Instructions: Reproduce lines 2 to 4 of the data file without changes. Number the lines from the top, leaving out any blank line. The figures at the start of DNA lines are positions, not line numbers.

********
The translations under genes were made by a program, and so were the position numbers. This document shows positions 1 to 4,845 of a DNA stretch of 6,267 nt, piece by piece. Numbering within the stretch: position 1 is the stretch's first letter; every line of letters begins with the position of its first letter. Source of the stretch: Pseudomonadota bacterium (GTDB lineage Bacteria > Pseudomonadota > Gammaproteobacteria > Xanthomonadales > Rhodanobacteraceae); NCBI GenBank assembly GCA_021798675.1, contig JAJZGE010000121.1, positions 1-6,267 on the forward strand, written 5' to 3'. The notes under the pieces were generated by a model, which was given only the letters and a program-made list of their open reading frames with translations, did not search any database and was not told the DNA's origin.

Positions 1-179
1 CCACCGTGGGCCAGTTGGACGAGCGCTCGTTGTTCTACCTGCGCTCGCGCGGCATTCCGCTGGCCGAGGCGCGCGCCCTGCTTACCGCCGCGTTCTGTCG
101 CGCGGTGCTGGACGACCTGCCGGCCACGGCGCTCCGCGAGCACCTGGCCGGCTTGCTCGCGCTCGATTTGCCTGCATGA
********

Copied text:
Positions 1-179
1 CCACCGTGGGCCAGTTGGACGAGCGCTCGTTGTTCTACCTGCGCTCGCGCGGCATTCCGCTGGCCGAGGCGCGCGCCCTGCTTACCGCCGCGTTCTGTCG
101 CGCGGTGCTGGACGACCTGCCGGCCACGGCGCTCCGCGAGCACCTGGCCGGCTTGCTCGCGCTCGATTTGCCTGCATGA